To the argument—shorter distances by half by the northern route—is added the argument cheaper rates as eight to one.
That is why for twenty years Canada has gone sheer mad over a Hudson Bay route to Europe. For obvious reasons the ports in Eastern Canada have fought the idea and ridiculed the whole project as “an iron tonic from rusting rails” for the cows. That has not stopped the West. Grading is under way for the railroad to Hudson Bay from the grain plains. The Canadian government is the backer and the builder. Construction engines, dredges, steamers now whistle over the silences of the northern inland sea; and Port Nelson, which for three centuries has been the great fur entrepot of the wintry wastes, now echoes to pick and hammer and blowing locomotive intent on the construction of what is known as the Hudson Bay Railroad. Should the war last for years as wars of old, and Port Nelson become a great grain port as for three centuries it has been the greatest fur port of the world, the navies of Europe may yet thunder at one another along Hudson Bay’s shallow shores, as French and English fought there all through the seventeenth century.
The Hudson Bay railroad hung in mid-air for almost a quarter century. It was regarded by the East as one of the West’s mad impossible “boom” projects. Hadn’t Canada, a country of seven million population, a railroad system of 29,000 miles? Hadn’t the Dominion spent $138,000,000 on canals heading traffic to the St. Lawrence? Why divert half that traffic north to Hudson Bay? Surely three great transcontinental systems for a country with a population not larger than New York State were enough. So argued the East, and a great many conservative people in the West. Better make haste slowly, especially as it was becoming more and more evident that Canada would have to come to the aid of two of the transcontinentals or see them go bankrupt.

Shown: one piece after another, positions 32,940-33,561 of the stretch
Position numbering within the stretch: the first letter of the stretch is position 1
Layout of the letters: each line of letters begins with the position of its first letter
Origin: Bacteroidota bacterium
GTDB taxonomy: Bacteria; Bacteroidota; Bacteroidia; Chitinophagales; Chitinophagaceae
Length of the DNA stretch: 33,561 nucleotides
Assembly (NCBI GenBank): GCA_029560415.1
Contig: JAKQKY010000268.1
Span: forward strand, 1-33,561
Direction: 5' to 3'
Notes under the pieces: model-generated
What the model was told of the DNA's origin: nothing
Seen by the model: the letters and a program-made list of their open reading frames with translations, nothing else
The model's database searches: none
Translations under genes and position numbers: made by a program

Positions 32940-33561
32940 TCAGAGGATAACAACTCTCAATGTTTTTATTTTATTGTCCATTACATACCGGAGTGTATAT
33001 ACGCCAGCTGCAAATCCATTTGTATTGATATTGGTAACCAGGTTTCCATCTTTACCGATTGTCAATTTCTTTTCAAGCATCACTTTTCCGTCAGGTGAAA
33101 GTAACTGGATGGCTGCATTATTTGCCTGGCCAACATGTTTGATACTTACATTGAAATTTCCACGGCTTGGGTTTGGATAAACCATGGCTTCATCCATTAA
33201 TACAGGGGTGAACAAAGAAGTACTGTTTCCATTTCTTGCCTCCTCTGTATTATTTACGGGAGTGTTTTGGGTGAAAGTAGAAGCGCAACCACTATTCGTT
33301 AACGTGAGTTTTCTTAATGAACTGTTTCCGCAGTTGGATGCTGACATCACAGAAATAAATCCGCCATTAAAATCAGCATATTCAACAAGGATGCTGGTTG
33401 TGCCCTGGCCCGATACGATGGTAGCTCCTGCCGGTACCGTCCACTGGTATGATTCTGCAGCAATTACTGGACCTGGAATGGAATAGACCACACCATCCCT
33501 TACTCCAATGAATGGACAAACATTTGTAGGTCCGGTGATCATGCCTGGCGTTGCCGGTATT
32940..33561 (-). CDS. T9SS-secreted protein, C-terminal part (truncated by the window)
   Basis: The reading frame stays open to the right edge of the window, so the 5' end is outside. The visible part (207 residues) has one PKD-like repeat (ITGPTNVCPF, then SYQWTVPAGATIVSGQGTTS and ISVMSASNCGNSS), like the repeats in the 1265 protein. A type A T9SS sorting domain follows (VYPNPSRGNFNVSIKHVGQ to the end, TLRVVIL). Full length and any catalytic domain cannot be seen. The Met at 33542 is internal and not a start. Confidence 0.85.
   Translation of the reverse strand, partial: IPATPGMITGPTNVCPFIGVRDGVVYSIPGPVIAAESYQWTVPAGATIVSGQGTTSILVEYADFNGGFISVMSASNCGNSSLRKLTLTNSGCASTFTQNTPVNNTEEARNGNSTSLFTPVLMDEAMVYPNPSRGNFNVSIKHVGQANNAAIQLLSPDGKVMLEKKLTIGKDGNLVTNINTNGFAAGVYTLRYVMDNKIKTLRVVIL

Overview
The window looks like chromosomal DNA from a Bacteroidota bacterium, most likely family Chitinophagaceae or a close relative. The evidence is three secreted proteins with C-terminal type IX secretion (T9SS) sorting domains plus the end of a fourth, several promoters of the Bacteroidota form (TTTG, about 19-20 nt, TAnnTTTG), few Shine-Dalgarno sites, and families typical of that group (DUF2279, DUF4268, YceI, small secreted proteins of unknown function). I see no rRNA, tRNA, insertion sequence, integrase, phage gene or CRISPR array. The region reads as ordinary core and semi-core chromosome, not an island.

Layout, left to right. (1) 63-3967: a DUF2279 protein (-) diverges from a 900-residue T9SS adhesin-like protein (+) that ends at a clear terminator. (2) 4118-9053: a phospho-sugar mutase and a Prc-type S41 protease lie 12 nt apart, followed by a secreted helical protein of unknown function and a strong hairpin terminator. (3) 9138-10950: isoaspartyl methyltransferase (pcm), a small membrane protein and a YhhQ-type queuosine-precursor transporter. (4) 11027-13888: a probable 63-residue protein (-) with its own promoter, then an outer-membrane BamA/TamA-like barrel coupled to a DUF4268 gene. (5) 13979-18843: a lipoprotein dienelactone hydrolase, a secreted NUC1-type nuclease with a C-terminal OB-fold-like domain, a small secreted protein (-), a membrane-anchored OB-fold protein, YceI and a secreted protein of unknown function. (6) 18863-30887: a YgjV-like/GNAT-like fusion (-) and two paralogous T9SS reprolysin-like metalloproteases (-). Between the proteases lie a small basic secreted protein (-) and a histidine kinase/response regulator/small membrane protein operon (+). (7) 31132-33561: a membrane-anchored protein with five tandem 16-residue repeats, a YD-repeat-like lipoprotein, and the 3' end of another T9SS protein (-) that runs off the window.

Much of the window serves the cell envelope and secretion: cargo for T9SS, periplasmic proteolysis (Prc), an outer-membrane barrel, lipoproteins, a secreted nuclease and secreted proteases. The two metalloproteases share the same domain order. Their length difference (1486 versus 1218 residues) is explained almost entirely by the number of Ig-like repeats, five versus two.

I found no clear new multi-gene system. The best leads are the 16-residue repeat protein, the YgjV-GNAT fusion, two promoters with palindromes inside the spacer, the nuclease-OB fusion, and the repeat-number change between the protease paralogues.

Then something happened. In fact, two or three things happened.
The population, which had remained almost stationary for half a century, jumped two million in less than ten years. Immigrants began pouring in at the rate of four hundred thousand a year—they were coming literally faster than the railroads could carry them.
It sometimes takes an outsider’s view of us to make us realize ourselves. Do you realize—they asked—that your three grain provinces alone are three times the area of the German Empire? Here is a grain field as long as from Petrograd to Paris and of unknown width north and south. You have 480,000,000 acres of wheat lands. (The United States plants only 50,000,000 acres a year to wheat.) You are cultivating only 16,000,000 acres. If there is a grain blockade now, what will there be when you cultivate 100,000,000 acres? Yes—we know—you may send Alberta grain west by Panama to Liverpool; but even with half going by Panama,